11. I like the definitive responses of yes both sand and grog, whatever you like that works for you;), it all depends on whether it's a sunny day or your foot itches:o. I too use a heat gun and have built a centering device that will let me quickly and easily center 20+ pounds of stiff clay. (I also do welded art, which also allows me to build strange tools for my pottery) I'm having to ask these strange questions because up until now the University always provided the clay, glazes, kilns and the "night trolls" to put it all together out of my sight and knowledge. Let me rephrase my original question. Why would a clay manufacture choose to use grog versus sand? thanks Larry
  12. I want to get a white cone 6 clay that is good for throwing tall stuff. I understand that it needs to be fortified with sand or grog. I how what these materials are but what difference does it make which the clay contains. My fuzzy understanding it that grog is better and less abrasive on your hands. Is this true and what else is different between the effect of these two additives to add "tooth"? I am concerned that some clay manufacturers use sand instead of grog because it is cheaper. Is this an issue in buying moist clay?
  13. I am looking for an internship with a senior Potter or an educational program in the southern US that can help me can learn more about cone 6 glazes and advanced throwing techniques. It would be from December through early March 20012-13. I can bring my M 400 Shimpo wheel and hand tools if that would be useful. I am also into welded art. I am a semi-retired child psychologist who has spent his last winter in cold, gloomy winter in Spokane Washington. As I fade out of child psychology, I want to revive my 40-year-old skills in pottery. I have a small, self-contained motorhome that I can in live comfortably. Recreationally, I have pursued hiking, climbing and bicycling. I am a liberal. If you are interested in knowing more about my life as a child psychologist, you might look at my website www.ADHDtreatment.org. Tell me what you can offer me and what you need to know Thanks Larry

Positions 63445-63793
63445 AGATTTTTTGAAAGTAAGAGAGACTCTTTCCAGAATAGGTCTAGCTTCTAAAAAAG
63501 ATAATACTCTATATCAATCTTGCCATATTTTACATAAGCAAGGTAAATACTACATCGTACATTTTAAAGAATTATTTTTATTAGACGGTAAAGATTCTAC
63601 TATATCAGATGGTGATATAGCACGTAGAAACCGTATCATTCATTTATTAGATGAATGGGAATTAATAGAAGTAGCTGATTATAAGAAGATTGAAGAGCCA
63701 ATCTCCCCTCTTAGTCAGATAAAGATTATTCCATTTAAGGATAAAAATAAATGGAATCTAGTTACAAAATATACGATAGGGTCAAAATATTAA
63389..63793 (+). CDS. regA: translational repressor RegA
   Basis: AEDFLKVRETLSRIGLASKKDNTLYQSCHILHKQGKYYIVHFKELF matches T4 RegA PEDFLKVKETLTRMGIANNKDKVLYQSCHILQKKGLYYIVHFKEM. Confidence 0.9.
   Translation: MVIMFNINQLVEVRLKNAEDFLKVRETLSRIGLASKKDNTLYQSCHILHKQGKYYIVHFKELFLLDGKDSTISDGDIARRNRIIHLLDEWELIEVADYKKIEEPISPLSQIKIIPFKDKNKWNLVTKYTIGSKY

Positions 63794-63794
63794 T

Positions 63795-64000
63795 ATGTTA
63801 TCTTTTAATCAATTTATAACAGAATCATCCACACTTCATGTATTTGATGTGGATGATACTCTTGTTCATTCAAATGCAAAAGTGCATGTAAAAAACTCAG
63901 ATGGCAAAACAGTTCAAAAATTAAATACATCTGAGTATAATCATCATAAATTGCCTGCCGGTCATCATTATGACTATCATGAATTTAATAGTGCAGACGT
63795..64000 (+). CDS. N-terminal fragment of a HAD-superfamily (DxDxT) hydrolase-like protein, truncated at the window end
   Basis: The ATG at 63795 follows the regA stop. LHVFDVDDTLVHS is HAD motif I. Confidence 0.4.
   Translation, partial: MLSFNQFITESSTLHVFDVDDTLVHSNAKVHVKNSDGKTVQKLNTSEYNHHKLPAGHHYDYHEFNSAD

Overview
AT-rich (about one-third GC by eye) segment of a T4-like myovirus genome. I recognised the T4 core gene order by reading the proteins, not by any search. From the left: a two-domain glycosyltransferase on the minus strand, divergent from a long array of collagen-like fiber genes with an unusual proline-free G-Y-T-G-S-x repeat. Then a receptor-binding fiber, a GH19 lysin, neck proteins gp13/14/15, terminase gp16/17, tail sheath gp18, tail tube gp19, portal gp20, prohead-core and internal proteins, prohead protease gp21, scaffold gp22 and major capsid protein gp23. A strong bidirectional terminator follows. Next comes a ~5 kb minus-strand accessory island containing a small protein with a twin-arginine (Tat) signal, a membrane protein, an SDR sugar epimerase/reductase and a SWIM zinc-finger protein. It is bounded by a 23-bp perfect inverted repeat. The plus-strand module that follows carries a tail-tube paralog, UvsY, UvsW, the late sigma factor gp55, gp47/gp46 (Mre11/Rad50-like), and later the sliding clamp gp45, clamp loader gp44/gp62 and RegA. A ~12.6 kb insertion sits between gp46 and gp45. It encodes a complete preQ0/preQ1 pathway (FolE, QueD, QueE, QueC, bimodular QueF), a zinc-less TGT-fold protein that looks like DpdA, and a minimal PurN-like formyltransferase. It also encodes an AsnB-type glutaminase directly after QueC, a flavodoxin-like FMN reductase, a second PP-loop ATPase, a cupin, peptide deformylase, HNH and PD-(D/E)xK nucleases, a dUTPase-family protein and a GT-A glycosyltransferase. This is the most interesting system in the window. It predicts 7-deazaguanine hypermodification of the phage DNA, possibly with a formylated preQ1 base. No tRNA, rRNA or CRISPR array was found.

14. My cone 6 reductions glazes (glazes I used in Montana for 20 years) are the only cone 6 glazes in Bailey's book on Oriental Glazes. Marcia Do you find that cone 6 is like cone 10 in that some of the best color and texture happens in a reduction as opposed to oxidation environment? Larry
  15. I just did a workshop on firing cone 6 reduction at Corpus Christi Art Center.I think there is a lot of information on line in Ceramics Art Daily , most notably Articles by John Britt, Rick Malgram and Diana Pancioli. I fired cone six. Reduction beginning in the 1980 where I was teaching in Montana. You need less metal oxides in Reduction than Oxidation for coloring. The base glazes can be the same with a soaking of the high temperature to smooth the surface. Marcia Thanks for the leads. .. Maybe I can do one of your workshops some day. Keep me on your list for something happening in the warmer parts of the US, Dec-Feb 2012-13. I am done freezing my butt off during gloomy Spokane winters. When is you book on Cone 6 glazes coming out? Thanks Larry